Once again the issue of too many people wanting to use the only squat rack in the gym rears its head on an internet forum.
This old chestnut crops up time and again but I was inspired to write about it because it reveals an example of what I think is one of the great pleasures of strength training, one which often gets completely disregarded in high street gyms: working with others.
I don’t mean training buddies, but just being able to work together in an environment, help each other out, feed off each other’s energy – even if you are doing different workouts.
There’s a nice atmosphere of fellow feeling as you help each other change plates, shout out a bit of encouragement, maybe spot them on a heavy attempt. Instead of being in your own little bubble thinking nasty thoughts about everyone else, you start to care about how well someone else is doing. Their success often breeds your success, and vice versa.
I believe that everyone lifts better in that sort of environment.
Play nice with others
This collegial atmosphere is something I instill when I teach weight training courses like Ladies Who Lift. A big part of this course is learning how to work with others in the weight room. To take one example, if one of the group is significantly shorter or taller than the others, we change the rack height for every set, even though it might seem a bit of a faff. It’s fair to everyone and, as it turns out, not so much of a faff when you get used to doing it.
Don’t get me wrong, there are times when, deep down, I’m annoyed if I have to share. Sometimes you are in that ‘lone wolf’ kind of mood, or you have a hard workout to do and just want to get on with it.
But the reality is that there is never enough space when it is busy for everyone to have their own private car parking space, so you are wishing for something that isn’t going to happen. Anyway once you get into the swing of sharing your space and equipment, it ain’t so bad. You might even end up having a better workout!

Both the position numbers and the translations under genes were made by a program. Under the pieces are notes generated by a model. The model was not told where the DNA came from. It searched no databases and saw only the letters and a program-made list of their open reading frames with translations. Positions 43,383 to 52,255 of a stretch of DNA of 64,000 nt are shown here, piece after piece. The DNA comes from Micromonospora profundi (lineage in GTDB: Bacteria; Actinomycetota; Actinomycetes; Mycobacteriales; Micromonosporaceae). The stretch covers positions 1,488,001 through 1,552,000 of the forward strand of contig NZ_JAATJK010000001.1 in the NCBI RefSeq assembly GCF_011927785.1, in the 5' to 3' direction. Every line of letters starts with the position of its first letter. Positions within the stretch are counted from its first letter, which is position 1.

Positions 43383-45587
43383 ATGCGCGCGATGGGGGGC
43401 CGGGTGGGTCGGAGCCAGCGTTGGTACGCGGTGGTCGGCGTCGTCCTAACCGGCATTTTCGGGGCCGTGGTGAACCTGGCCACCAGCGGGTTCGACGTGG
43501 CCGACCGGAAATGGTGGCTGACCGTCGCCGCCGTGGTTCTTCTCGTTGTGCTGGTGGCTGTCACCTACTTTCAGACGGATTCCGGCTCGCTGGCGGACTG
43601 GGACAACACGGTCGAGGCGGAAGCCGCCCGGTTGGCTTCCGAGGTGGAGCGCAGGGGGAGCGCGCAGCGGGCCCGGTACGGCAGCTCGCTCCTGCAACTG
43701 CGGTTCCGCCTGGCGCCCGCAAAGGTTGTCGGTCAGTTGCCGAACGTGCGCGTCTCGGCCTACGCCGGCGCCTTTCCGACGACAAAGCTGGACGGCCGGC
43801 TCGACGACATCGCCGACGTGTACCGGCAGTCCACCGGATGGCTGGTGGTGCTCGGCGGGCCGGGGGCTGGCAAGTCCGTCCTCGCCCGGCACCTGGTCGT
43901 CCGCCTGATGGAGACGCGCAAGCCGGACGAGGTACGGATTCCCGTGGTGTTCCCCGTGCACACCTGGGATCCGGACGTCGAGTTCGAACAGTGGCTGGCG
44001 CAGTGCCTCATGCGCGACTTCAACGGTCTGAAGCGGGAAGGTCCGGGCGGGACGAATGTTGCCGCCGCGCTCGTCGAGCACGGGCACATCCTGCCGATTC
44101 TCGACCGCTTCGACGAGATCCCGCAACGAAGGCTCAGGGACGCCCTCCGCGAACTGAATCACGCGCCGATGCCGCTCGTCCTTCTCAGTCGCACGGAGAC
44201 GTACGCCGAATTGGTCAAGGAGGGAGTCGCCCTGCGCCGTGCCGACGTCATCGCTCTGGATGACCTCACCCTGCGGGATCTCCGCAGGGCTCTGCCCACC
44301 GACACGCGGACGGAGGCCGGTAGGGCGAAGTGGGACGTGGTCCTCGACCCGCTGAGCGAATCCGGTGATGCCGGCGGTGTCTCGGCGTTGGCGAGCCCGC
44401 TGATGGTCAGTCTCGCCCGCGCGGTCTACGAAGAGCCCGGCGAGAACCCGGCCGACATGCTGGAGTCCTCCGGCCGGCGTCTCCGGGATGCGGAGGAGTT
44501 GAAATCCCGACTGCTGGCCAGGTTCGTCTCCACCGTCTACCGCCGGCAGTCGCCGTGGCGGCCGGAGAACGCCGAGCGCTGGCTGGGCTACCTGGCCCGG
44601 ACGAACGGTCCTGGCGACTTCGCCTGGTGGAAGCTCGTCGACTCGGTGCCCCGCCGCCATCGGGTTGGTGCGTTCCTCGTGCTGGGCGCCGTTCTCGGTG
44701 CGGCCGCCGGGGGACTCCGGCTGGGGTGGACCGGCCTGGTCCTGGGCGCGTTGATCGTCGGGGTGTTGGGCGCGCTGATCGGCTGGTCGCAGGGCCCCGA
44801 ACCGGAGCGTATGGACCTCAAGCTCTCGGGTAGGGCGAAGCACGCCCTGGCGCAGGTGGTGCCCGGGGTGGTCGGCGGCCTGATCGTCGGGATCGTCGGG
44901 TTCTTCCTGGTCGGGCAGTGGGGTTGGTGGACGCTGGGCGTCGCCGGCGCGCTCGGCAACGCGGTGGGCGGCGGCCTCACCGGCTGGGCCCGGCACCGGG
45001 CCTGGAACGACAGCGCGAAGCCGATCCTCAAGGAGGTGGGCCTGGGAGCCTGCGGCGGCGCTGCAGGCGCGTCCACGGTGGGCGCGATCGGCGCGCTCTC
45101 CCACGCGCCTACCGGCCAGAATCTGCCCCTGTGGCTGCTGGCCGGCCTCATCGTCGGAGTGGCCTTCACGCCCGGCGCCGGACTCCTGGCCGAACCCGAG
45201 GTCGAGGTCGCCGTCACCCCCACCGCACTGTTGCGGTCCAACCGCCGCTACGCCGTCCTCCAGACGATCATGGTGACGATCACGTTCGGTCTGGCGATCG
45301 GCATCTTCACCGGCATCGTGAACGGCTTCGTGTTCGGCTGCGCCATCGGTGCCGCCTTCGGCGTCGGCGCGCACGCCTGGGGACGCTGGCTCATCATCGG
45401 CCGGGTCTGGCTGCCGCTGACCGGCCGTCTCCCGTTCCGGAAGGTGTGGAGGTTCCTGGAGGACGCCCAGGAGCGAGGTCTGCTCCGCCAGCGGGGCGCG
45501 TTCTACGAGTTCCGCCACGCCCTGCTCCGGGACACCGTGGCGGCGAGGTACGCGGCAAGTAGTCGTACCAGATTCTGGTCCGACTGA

That all sounds very peace and love but why should you care? Because hating other gym users and dealing with equipment conflicts is stressful and emotional stress is not conducive to good training. In fact, it is the last thing you want to be undergoing.
Let’s face it, just being in a commercial gym at peak time can be stressful, let alone having to navigate these issues of etiquette, all the while wishing your fellow gym users could be blasted into outer space with a massive rocket.
It is in your interests to be calm and friendly, so that all your energy is focussed on your workout and not composing withering forum posts in your head about the imbecility of the unfortunate in the squat rack that is rightfully yours.
Aggression can be helpful in training but psychologists differentiate between ‘channelled’ or ‘instrumental’ aggression, which is directed towards a goal, and hostile aggression. All too often we experience the latter in gyms and not the former. I’ve often seen people with a lot of apparent hostility try to muscle out their own space, only to then do their reps like a complete pussy!
More racks often means more lifters
You might think that more equipment is the answer, but in my experience the more and better equipment a gym has, the more it attracts lifters! My lifting club has around seven racks but at busy times we can still be three to a platform. The difference is that we all know each other and work together.
So what is the answer?
Well, one person can set a tone. You can be the one to start the trend. I know this is possible as I’ve done it myself. I didn’t stand there with a bottle of coke singing while looking at a sunrise, I just behaved in a certain way and people started to adapt to it.
A lot of people don’t share because they don’t know how to; that is, they don’t know what the options might be or how best to organise things. You might not realise how intimidating you look to other people. If you think you are the dog’s bollocks (because you want to squat when they are bicep curling), it’s up to you to take the lead, not up to the newbie who barely knows what they are doing.
So here are a few things you can do to make it better for everyone (including you):
- Invite someone to work in if it’s obvious they are waiting for you; don’t wait for them to ask.
- Be aware that a short ‘how many sets you got left?’ spoken to a stranger can sound aggressive and instantly poison the atmosphere; mind your Ps and Qs and try to smile!
- If there’s an equipment clash, discuss the problem in a friendly way (‘how about if we do this…?’), don’t just storm off giving a dirty look.
- Don’t compromise your workout just because someone bigger and nastier than you wants to dominate; you are both entitled to get your work in.
- If there’s an ongoing equipment clash with a regular, work out some sort of schedule between yourselves or train together.
It’s not always sunshine and light and there will sometimes be difficulties but you will get a much better workout if you can find a way to work with people rather than resent them.
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